Classroom Management

Classroom Management

  1. Describe and critically discuss the major features of the main approaches to behaviour management the Porter (2007) describes in her text.

  2. Critically review the appropriateness of each model to Australian Primary or Secondary School settings.


Classroom management is a highly emotive and at times spurious phrase. It conjures up many images and experiences in which there are abundant publications bursting with competing theories, applications and never-ending analysis. Google the phrase and over 100,000 pages are listed with various approaches that range from common sense applications to profound theoretical dissertations on the subject (50 ways to handle the difficult class, 10 ways to deal with defiant students, Managing excessive talking successfully, etc...).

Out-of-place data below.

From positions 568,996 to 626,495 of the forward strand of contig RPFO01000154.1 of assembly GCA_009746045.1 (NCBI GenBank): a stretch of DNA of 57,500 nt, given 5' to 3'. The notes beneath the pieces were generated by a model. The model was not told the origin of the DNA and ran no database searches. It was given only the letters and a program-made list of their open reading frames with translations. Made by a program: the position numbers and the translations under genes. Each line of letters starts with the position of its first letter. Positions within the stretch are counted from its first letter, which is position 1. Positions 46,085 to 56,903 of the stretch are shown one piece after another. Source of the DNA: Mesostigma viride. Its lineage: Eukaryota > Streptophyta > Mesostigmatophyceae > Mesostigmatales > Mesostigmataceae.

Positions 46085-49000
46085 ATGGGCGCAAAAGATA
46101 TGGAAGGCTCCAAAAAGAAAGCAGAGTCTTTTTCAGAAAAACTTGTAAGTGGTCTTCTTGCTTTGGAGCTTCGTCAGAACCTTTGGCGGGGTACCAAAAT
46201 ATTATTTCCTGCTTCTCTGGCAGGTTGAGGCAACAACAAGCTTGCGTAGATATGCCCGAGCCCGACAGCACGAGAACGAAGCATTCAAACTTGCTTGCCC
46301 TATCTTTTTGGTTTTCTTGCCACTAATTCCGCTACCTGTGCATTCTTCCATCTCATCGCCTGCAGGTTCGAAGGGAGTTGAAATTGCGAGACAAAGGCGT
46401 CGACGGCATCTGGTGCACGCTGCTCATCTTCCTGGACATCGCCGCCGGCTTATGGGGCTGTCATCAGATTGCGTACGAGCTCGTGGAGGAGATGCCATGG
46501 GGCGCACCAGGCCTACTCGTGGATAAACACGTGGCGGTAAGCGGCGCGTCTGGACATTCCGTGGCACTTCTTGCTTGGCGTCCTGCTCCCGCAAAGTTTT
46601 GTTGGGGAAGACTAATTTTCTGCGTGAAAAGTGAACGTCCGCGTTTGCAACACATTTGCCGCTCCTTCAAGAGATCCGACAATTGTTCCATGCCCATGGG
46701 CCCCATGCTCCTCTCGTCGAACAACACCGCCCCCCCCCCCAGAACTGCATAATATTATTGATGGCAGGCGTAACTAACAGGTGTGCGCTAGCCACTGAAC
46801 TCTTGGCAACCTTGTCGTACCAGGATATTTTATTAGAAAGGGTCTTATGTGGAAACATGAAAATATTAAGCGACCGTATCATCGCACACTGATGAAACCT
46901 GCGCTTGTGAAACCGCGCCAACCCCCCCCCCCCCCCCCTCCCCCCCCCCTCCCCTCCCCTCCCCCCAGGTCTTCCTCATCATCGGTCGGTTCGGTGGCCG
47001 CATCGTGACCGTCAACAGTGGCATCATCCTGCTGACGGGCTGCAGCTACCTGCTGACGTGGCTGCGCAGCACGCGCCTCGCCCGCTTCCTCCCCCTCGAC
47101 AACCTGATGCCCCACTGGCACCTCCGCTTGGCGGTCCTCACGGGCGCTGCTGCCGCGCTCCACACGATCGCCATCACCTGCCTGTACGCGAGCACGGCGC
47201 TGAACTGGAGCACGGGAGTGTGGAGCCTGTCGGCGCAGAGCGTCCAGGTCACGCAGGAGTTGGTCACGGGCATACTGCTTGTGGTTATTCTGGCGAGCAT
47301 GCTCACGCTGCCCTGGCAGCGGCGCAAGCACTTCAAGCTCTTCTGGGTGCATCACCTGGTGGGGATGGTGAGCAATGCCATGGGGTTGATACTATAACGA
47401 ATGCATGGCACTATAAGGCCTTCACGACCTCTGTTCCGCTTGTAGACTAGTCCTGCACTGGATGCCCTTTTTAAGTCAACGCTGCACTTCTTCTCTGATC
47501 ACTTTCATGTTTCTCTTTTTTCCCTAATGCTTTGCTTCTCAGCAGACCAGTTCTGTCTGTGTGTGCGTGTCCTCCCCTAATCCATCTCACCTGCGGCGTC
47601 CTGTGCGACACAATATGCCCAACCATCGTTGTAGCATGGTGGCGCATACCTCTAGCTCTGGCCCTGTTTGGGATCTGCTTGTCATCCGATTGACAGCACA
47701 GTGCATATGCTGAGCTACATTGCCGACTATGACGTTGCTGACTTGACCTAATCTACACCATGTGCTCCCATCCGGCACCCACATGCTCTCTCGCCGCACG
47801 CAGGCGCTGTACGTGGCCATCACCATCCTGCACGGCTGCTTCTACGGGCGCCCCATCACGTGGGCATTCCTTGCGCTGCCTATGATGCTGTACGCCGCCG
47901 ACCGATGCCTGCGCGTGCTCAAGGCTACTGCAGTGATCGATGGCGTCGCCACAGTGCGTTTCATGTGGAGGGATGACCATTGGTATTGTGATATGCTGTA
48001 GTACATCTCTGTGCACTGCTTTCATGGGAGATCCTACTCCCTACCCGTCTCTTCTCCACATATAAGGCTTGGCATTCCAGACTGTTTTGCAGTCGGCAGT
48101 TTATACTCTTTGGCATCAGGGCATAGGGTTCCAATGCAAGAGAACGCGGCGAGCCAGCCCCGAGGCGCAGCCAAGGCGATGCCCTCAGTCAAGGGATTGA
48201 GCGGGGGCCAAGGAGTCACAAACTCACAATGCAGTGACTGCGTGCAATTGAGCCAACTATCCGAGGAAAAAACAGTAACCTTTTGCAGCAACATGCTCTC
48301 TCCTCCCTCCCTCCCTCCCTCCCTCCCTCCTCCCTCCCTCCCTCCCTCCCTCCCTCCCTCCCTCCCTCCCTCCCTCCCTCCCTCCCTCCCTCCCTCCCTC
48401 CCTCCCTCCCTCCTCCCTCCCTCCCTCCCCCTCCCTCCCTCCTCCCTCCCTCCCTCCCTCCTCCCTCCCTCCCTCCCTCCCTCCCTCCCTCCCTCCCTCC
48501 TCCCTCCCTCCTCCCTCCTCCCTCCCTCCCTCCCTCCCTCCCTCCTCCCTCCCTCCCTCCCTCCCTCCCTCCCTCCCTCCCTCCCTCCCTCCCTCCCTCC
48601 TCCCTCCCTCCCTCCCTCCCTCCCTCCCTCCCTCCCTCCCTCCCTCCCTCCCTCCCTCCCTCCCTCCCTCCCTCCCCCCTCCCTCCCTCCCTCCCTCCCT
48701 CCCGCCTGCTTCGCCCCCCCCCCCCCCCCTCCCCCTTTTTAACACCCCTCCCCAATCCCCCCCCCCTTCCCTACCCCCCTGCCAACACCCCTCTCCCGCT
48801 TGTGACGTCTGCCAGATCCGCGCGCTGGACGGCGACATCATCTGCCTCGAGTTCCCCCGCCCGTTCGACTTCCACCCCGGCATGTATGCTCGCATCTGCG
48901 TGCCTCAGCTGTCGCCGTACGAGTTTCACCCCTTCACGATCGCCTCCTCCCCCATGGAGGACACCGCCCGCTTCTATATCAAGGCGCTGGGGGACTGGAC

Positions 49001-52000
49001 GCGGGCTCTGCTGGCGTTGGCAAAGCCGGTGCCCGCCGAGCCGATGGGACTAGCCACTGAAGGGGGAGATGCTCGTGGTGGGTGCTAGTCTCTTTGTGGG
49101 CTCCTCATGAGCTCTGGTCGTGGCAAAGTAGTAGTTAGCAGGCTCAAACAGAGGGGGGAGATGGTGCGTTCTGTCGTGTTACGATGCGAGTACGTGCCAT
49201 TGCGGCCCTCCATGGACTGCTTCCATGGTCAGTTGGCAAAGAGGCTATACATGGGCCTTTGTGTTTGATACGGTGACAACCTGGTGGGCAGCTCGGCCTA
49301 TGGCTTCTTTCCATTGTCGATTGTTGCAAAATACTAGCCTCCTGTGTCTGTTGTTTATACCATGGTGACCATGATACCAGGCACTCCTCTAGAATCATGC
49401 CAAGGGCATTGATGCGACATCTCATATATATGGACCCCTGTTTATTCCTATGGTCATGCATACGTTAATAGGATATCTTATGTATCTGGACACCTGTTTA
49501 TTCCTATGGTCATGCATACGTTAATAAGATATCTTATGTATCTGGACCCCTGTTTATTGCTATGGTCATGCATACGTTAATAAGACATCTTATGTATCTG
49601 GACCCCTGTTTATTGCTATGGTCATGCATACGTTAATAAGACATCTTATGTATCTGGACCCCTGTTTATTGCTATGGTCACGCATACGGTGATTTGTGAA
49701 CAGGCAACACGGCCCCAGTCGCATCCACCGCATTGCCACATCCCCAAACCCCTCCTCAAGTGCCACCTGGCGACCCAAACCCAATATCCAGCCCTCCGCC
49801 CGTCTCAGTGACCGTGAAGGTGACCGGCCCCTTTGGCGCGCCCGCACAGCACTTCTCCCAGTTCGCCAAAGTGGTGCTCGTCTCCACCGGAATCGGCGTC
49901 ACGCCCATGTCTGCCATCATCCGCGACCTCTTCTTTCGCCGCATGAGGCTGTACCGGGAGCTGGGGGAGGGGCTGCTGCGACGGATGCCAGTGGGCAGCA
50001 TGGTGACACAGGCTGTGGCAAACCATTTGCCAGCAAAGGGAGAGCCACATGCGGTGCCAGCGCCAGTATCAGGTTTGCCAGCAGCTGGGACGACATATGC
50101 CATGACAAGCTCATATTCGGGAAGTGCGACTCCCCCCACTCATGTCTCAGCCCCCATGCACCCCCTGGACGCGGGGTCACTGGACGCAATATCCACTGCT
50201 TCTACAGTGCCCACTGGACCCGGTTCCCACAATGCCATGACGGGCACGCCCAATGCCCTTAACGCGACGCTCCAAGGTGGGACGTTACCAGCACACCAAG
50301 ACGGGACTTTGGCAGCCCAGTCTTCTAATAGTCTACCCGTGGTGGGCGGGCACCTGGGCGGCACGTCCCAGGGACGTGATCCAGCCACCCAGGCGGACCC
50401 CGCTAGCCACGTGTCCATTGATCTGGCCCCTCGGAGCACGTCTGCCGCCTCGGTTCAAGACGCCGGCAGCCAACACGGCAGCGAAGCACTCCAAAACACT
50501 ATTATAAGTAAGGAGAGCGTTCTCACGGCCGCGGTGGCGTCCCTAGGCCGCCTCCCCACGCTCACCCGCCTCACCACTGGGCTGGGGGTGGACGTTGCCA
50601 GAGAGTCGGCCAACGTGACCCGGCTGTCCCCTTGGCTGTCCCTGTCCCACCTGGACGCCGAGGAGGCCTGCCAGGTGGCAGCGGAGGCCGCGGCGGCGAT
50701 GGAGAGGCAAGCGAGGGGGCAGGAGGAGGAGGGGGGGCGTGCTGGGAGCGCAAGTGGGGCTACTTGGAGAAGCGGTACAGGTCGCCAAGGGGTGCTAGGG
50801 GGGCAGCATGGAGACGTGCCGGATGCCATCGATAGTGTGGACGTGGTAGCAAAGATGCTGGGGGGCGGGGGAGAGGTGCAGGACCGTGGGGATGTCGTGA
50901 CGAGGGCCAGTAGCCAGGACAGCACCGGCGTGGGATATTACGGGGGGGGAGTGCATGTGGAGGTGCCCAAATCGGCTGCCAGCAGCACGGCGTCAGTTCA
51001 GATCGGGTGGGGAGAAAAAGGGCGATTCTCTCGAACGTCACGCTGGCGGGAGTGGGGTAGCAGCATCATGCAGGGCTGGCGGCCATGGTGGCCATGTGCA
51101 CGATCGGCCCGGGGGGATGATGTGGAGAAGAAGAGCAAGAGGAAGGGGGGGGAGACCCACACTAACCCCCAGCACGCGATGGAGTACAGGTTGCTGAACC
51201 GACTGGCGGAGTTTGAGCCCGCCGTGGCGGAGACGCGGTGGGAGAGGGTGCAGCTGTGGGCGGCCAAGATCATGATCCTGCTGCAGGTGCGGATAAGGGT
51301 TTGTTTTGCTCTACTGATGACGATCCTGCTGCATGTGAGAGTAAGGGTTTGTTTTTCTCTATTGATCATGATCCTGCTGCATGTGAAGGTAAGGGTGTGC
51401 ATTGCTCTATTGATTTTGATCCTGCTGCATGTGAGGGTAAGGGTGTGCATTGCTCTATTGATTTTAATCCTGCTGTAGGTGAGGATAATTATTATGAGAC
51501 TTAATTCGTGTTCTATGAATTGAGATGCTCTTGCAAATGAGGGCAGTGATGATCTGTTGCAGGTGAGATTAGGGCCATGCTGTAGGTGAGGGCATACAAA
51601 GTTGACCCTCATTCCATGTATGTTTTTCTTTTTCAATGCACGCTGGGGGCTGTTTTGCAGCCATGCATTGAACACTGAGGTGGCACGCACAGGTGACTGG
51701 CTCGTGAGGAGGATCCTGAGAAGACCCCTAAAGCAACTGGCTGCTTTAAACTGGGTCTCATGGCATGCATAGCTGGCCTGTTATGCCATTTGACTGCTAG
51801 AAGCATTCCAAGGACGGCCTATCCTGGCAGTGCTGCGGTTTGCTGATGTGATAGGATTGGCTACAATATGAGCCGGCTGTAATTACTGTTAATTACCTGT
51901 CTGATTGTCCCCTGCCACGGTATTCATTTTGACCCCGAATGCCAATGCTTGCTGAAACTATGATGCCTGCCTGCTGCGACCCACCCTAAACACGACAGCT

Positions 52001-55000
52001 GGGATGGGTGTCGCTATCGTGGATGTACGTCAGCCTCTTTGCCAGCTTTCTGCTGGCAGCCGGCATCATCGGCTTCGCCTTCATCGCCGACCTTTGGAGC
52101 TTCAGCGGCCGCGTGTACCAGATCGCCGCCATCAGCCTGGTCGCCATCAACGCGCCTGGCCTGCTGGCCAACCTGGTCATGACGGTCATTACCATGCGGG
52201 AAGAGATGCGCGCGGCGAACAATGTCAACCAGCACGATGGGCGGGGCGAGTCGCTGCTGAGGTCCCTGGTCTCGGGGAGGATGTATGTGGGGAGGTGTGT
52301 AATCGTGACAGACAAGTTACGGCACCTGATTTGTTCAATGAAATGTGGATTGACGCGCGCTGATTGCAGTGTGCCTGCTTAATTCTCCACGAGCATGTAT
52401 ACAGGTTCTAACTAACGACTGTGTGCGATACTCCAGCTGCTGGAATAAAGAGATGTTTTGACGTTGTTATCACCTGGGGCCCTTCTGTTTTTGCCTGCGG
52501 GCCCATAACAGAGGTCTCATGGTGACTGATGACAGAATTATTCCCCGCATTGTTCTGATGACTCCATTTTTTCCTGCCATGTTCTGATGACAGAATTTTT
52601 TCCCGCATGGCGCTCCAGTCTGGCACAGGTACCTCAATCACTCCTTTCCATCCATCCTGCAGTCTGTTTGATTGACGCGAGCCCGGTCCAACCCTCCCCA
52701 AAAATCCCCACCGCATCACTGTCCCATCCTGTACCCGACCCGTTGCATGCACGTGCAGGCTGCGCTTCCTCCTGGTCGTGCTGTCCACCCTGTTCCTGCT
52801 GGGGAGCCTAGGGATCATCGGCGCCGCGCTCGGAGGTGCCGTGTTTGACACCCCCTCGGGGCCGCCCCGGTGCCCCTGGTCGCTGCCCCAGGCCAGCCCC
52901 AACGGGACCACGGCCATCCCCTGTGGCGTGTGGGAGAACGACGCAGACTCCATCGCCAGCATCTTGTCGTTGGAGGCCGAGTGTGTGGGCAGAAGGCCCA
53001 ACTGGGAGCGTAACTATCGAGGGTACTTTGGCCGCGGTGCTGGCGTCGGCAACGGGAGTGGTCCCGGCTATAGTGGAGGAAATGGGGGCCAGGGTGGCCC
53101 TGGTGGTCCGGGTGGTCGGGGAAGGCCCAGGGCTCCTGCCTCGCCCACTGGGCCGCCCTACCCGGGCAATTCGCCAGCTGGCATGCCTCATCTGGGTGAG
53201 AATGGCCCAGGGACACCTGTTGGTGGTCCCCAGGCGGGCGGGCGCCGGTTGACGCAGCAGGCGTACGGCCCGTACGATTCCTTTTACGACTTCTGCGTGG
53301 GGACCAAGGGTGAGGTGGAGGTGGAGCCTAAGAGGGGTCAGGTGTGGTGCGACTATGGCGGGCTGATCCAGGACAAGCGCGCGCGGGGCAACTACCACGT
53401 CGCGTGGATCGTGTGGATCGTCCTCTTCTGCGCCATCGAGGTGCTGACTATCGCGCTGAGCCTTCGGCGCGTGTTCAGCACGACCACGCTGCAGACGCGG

However, disruptive behaviours in the classroom have real costs including:
      • distracting other students and the teacher in class
      • reducing student involvement in the learning process
      • lowering other students' motivation in or out of class for that particular subject
      • influencing fairness in assessment
      • using the teacher’s teaching time unproductively
      • teacher and students experience a lack of respect
Porter (2007)[1] draws down on all the competing theories of classroom management and summarises five/six approaches which take in holistic, constructive, preventative and remedial strategies. These approaches include:

    • Limit-setting approach-Canter & Canter

    • Applied Behaviour Analysis

    • Cognitive-behaviourist approach

    • Neo-adlerian theory- Rogers

    • Humanism

    • Choice theory-Glasser

Porter argues that when considering the effectiveness of each theory one should question “effective at what?” [2] Teachers should examine the purpose of each approach and also consider comprehensiveness, practical requirements, educational value, government and school management...